Startling Stories’s tube girl

Vulcan's Doll
Bad robot!

How sharp my regret I don’t have a higher-quality version of this cover, given how it exhibits one of my favorite visual tropes. It was painted by Walter Popp for the August 1953 issue of Startling Stories. Interior art in the issue includes this piece by Ed Emshwiller, illustrating Theodore Sturgeon’s “The Wages of Synergy,” which is about as symbolically representative of Erotic Mad Science as any piece of pulp art I have yet found.

This issue of Startling Stories is available to read and download at the Internet Archive.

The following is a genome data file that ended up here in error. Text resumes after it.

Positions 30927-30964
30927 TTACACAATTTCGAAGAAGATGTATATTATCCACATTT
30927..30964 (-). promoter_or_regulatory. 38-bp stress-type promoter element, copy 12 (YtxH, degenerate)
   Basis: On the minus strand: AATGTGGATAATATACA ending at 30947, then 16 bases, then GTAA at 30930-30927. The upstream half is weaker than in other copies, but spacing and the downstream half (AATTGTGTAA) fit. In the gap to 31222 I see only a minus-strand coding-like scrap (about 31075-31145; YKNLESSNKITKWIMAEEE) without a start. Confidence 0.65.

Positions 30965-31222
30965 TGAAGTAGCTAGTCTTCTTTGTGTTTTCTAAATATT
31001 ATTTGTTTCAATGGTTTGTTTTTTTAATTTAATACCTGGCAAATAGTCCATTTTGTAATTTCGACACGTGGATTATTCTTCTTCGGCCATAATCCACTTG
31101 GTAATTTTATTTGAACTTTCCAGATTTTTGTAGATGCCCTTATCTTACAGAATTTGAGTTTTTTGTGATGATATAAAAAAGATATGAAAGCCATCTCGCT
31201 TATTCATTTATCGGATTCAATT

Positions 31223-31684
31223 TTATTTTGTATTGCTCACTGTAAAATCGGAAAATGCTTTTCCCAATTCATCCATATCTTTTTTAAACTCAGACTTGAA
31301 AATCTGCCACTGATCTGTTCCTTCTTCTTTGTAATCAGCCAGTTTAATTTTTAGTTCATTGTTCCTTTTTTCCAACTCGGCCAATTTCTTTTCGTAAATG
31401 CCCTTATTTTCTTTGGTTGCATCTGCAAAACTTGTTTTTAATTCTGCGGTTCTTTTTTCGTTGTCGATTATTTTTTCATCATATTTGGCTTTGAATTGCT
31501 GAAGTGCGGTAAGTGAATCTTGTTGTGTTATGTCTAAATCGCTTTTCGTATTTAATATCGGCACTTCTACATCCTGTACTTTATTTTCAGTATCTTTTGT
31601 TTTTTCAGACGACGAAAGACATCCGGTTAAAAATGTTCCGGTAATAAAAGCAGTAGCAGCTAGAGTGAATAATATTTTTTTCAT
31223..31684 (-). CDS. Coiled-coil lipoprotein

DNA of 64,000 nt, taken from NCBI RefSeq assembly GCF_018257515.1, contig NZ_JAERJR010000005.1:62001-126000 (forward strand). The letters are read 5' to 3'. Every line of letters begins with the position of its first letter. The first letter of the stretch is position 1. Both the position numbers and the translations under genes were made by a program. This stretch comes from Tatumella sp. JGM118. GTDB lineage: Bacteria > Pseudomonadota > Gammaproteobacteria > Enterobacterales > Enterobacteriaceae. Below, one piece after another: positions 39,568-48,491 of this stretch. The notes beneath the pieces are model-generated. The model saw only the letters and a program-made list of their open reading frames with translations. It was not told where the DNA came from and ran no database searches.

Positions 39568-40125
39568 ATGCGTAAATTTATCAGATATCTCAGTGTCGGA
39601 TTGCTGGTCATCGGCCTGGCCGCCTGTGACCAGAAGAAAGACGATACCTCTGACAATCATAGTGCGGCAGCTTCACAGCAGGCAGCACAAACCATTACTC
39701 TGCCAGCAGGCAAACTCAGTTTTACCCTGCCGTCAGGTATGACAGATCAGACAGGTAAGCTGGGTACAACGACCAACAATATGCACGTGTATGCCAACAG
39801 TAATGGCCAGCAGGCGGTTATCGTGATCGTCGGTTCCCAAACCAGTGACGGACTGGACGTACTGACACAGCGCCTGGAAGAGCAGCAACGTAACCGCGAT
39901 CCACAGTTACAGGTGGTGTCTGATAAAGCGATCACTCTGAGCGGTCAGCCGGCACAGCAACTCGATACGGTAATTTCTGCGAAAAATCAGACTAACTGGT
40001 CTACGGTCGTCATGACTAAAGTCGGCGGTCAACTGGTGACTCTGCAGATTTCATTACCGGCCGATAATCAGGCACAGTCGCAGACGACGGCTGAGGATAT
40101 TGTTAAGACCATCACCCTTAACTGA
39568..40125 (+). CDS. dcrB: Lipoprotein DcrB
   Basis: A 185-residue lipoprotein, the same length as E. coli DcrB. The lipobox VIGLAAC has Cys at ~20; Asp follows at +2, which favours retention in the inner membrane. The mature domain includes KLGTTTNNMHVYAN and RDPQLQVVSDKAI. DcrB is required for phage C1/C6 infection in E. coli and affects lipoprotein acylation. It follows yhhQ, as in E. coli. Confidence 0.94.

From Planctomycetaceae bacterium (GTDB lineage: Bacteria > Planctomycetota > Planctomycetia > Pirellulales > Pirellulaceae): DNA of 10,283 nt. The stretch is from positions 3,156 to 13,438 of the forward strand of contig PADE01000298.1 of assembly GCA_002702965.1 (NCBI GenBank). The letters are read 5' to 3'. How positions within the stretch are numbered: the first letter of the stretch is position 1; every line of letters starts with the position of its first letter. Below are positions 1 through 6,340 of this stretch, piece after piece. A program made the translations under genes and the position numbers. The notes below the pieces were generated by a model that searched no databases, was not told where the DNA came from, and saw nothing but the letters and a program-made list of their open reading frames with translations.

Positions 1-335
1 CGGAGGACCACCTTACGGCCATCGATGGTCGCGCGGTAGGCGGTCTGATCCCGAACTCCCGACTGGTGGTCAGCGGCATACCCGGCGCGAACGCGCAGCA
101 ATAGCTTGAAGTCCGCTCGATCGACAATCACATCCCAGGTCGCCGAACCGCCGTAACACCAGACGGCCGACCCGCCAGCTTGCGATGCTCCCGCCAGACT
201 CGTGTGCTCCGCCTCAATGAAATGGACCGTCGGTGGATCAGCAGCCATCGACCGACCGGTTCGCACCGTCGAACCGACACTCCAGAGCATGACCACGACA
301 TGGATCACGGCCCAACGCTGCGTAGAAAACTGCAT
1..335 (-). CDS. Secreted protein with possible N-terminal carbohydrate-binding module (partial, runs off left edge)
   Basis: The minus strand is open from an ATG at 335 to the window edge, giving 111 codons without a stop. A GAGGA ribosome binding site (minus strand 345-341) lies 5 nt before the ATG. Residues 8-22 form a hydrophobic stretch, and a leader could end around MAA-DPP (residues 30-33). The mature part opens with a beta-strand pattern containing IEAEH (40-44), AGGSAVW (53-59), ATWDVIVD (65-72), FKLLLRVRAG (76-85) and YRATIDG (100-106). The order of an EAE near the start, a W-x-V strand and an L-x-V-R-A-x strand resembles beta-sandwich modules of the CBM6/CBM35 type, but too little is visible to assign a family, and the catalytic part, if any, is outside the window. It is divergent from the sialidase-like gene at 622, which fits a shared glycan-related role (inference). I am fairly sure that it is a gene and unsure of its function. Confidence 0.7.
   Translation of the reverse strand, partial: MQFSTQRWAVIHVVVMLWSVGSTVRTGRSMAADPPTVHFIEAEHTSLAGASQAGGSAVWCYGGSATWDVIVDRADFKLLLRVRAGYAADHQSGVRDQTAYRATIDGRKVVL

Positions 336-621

2 thoughts on “Startling Stories’s tube girl

  1. So sad. The inexperienced scientist tends to start his clone for his new mistress in a flask too small to hold her to maturity. If she is decanted too early, she may never achieve a size sufficient to entertain sexual congress. This is frustrating to both the scientist and the worthy but tiny clone. Luckily, this occurs sufficiently often that young female mad scientists often happen to have handy an undersized male homunculous of their own to share, and viewing the results can be entertaining and instructive.

    • I can recommend any of the artists who’ve drawn comics on this site, if you feel like that’s the direction you’re going here.

Comments are closed.